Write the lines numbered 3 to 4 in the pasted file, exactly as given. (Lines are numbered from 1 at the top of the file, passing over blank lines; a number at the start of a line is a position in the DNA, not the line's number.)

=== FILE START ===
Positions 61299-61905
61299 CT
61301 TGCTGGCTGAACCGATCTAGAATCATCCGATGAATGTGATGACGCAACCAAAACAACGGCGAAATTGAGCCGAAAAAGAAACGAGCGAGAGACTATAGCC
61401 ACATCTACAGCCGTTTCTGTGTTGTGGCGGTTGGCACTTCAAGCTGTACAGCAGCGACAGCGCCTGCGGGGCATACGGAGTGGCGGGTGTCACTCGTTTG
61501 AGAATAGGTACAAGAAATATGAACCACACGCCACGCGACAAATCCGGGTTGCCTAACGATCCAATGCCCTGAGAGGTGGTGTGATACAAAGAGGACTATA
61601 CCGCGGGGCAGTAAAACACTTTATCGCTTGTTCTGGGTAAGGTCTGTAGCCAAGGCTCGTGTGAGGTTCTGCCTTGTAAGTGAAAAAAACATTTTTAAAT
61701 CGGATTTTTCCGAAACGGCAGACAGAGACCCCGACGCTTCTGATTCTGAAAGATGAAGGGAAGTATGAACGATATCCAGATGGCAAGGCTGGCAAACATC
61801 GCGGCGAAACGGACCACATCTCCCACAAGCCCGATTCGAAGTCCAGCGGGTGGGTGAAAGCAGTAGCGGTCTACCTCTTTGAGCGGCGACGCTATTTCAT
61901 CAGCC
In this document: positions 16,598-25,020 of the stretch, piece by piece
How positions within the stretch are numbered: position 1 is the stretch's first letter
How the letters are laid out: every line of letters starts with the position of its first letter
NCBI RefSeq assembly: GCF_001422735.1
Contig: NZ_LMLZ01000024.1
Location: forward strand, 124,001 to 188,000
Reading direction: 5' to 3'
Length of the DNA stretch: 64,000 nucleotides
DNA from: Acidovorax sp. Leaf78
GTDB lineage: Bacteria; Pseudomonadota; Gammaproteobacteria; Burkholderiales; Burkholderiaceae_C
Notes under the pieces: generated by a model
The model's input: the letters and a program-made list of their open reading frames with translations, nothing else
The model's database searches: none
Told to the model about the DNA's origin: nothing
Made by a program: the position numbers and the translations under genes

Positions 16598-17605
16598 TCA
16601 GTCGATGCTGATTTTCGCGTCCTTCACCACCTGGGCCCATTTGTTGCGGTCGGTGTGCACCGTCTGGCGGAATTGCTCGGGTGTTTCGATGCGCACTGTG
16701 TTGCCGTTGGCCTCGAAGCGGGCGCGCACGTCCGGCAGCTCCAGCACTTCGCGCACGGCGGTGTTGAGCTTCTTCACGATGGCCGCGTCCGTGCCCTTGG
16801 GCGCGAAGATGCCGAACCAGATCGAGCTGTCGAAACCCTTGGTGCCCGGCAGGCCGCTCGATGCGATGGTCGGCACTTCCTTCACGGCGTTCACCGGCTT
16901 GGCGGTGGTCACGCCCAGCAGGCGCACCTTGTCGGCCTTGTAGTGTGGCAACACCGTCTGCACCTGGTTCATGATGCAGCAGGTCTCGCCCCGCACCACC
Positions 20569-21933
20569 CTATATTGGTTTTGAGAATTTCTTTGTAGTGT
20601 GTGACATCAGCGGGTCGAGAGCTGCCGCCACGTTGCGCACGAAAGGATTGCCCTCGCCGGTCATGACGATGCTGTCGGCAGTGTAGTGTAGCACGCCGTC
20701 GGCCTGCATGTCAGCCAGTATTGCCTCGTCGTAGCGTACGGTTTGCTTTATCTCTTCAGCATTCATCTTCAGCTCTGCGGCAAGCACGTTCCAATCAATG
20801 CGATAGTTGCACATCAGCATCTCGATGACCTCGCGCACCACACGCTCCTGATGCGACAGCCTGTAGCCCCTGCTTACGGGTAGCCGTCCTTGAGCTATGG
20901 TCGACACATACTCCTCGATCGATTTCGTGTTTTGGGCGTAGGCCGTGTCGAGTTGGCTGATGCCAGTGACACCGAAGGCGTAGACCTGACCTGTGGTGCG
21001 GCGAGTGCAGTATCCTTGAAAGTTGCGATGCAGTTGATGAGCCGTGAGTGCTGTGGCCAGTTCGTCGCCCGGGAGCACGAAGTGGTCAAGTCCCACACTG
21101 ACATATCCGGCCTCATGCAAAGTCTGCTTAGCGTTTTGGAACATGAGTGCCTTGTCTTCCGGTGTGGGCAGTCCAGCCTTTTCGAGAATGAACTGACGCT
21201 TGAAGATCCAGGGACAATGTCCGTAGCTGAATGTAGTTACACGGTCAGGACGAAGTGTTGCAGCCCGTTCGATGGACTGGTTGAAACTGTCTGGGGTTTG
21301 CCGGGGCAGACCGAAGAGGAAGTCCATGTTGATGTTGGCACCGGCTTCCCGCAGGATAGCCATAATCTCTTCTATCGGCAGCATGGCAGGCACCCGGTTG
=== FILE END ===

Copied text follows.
61301 TGCTGGCTGAACCGATCTAGAATCATCCGATGAATGTGATGACGCAACCAAAACAACGGCGAAATTGAGCCGAAAAAGAAACGAGCGAGAGACTATAGCC
61401 ACATCTACAGCCGTTTCTGTGTTGTGGCGGTTGGCACTTCAAGCTGTACAGCAGCGACAGCGCCTGCGGGGCATACGGAGTGGCGGGTGTCACTCGTTTG